CISL released a beta version of NCL with numerous specialized functions for addressing the effects of heat waves, droughts and evapotranspiration on humans and agriculture. NCL and Python efforts were closely integrated through the alpha release of a new WRF Python analysis module, beta releases of both PyNGL and PyNIO, and the distribution of all software under the Conda package manager. NCL training was expanded to include various Python modules, reaching over 150 students in various workshops, short courses, and tutorials.

Intel Parallel Computing Center for Weather and Climate Simulation

CISL continues to participate in international collaborations designed to grapple with the challenges of emerging exascale technologies. The NCAR/CU Intel Parallel Computing Center for Weather and Climate Simulation includes a collaboration with the Indian Institute of Science focused on improving the scalability of CESM’s radiation code. The G8 Exascale Climate Science (ECS) project, completed this year, was a collaboration between CISL’s Technology Development Division and computer scientists and climate experts from Inria (France), the University of Illinois at Urbana-Champaign (USA), the German Research School for Simulation Sciences (Germany), Tokyo Institute of Technology (Japan), University of Tennessee at Knoxville (USA), University of Tsukuba (Japan), Victoria University (Canada), and Barcelona Supercomputing Center (Spain). Over three years, this collaboration studied various aspects of the exascale climate modeling challenge, including application scalability, node performance, and system resilience. The project uses CESM as one of the target applications, and it relied heavily on NCAR staff for technical support of the project.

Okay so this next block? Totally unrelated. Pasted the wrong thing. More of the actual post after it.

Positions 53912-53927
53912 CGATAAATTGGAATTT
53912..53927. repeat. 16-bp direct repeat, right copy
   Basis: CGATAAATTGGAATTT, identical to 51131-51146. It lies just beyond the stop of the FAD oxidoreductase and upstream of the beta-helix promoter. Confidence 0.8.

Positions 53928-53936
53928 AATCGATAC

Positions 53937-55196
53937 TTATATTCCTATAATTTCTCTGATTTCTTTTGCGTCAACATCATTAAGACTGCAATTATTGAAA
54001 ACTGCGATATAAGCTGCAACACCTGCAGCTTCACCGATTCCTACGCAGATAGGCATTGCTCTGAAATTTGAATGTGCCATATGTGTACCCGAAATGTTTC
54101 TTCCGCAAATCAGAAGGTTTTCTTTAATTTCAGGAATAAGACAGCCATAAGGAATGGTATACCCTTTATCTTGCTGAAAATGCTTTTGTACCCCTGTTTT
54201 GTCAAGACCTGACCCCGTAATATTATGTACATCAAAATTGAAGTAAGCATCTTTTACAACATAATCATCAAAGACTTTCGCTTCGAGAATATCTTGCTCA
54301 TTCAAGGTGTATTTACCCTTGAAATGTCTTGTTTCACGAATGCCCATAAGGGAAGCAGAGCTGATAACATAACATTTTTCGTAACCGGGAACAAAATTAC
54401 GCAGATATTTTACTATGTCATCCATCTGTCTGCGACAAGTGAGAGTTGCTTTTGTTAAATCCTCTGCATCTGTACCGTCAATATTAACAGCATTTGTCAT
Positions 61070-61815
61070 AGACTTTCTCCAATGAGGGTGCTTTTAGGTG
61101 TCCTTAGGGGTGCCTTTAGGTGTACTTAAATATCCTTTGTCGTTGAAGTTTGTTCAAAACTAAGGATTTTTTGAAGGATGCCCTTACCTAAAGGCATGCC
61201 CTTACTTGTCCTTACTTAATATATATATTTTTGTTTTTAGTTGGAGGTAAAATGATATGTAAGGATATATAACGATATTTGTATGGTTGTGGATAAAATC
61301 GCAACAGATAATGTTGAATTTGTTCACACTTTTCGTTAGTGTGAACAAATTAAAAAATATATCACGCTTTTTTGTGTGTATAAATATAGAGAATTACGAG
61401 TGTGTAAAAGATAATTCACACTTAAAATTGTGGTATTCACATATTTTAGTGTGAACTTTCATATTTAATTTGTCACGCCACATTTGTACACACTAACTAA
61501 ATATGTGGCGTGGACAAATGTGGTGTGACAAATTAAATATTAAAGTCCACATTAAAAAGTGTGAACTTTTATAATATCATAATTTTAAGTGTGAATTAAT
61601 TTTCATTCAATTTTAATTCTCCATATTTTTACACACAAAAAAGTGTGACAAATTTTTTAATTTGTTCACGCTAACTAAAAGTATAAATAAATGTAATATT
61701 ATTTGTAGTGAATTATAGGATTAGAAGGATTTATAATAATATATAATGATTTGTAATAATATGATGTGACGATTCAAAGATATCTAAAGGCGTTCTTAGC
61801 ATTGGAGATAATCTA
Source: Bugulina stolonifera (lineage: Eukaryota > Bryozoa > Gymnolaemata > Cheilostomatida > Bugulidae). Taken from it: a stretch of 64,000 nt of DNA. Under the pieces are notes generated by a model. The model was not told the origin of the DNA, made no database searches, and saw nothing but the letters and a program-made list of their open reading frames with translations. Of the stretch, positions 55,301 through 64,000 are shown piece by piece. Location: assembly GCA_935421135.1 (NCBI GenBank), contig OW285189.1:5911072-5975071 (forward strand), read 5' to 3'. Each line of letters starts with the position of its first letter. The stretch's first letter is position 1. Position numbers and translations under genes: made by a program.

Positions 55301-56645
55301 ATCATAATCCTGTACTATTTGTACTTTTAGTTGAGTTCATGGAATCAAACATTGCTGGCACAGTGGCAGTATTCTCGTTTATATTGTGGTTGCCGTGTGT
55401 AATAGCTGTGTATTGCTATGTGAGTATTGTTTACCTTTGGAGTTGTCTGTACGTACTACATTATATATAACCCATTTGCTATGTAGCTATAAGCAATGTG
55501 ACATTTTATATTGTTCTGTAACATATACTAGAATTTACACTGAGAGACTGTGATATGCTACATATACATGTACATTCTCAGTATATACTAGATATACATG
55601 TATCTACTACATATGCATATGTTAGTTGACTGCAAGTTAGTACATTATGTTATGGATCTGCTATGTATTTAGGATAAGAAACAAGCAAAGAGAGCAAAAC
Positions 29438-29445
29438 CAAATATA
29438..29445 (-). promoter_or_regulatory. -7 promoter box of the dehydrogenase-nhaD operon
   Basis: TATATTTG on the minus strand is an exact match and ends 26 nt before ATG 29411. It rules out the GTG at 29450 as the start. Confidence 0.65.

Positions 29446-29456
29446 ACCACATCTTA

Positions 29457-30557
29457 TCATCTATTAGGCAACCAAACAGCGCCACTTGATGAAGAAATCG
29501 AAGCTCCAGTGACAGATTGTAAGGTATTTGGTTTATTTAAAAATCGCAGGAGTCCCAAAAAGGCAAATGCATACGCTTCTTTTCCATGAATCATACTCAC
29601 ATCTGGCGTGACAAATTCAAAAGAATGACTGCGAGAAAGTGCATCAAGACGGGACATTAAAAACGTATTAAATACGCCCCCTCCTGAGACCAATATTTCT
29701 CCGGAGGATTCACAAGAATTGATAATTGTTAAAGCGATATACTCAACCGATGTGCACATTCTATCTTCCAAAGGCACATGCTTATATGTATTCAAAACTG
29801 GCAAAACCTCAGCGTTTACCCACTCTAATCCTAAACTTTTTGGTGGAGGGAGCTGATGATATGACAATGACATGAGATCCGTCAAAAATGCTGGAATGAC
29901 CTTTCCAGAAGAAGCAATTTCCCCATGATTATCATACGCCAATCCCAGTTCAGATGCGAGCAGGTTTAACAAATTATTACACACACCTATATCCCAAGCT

Fortran standards

CISL participates in International Standards (ISO) activities to contribute to the development of the Fortran programming language. A CISL staff member serves as chair of the U.S. Fortran Committee. This participation allows programmers at NCAR to track and influence Fortran’s development. With NCAR models facing future HPC resources with science at the forefront of ever-larger numbers of processors, program resilience in the face of processor failures is becoming a critical limitation, and NCAR is a part of the evolution of strategies for treating this limitation. NCAR hosted the joint meeting of the international and U.S. Fortran committees at the Mesa Lab in June 2016.